MADISON - By guiding an enzyme down a new evolutionary pathway, a team of University of Wisconsin-Madison researchers has created a new form of an enzyme capable of producing a range of potential new therapeutic agents with anticancer and antibiotic properties.
Writing in the current issue (Sept. 9, 2007) of the journal Nature Chemical Biology, a team of researchers from the UW-Madison School of Pharmacy describes a novel enzyme capable of changing the chemical properties of a variety of existing drugs and small molecules to make new agents to treat cancer and fight infection.
"We're finding this enzyme glycosylates all sorts of molecules," says Jon Thorson, a UW-Madison professor of pharmaceutical sciences describing the process of adding natural sugar molecules to other chemical molecules to enhance their biological effects.
The newly evolved enzyme developed by Thorson and colleagues Gavin. J. Williams and Changsheng Zhang, according to Thorson, is akin to a "Swiss Army enzyme," a catalyst that can decorate many different chemical molecules with all sorts of sugars to alter their biological effects.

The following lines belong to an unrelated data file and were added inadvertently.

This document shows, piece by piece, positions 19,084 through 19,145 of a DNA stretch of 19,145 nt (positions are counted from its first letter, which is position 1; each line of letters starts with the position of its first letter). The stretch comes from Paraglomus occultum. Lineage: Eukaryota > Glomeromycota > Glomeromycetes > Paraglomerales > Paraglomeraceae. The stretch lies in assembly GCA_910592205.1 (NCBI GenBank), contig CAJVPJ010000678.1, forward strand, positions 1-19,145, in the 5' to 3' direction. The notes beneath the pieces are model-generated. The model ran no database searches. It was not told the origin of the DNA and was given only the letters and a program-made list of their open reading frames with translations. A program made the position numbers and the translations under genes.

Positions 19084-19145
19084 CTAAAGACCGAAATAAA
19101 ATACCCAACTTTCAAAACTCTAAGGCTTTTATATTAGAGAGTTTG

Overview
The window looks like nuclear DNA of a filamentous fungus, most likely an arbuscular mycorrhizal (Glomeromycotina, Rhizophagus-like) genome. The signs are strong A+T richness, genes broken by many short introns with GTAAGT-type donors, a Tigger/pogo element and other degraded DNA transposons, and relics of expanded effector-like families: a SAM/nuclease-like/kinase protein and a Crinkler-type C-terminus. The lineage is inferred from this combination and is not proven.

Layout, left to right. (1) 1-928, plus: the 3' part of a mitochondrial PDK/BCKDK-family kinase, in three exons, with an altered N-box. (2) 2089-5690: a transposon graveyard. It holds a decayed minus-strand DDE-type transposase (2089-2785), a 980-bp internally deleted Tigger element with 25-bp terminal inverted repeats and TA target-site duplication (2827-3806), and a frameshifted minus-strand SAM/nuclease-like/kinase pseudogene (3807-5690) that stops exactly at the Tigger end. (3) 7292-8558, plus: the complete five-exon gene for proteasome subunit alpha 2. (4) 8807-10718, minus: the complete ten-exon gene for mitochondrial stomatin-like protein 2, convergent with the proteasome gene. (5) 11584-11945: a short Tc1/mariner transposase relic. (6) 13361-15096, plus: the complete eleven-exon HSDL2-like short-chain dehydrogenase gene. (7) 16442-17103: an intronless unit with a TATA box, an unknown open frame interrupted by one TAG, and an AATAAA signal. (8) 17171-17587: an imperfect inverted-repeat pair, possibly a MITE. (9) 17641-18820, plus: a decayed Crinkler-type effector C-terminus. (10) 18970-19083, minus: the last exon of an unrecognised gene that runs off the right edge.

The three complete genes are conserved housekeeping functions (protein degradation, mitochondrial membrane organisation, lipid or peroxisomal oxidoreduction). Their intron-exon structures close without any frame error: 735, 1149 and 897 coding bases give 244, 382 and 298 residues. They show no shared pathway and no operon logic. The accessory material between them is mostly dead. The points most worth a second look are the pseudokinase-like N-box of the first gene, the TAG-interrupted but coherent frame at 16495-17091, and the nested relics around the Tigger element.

Enzymes are proteins that act as catalysts across biology, from single-celled organisms to humans. They promote chemical reactions in cells and are used widely in industry for everything from making beer and cheese to producing paper and biofuel.
They are also important for making so-called natural drugs, therapeutic agents based on the blueprints of chemicals produced in nature by plants and microorganisms. Such natural sugar-bearing chemicals are the basis for some of medicine's most potent antibiotics and anticancer drugs as exemplified by the antibiotic erythromycin and the anticancer drug doxorubicin.
Important chemical features of such drugs are natural sugars, molecules that often determine a chemical compound's biological effects. Although scientists can sometimes manipulate how sugars are added or
|Contact: Jon Thorson|
University of Wisconsin-Madison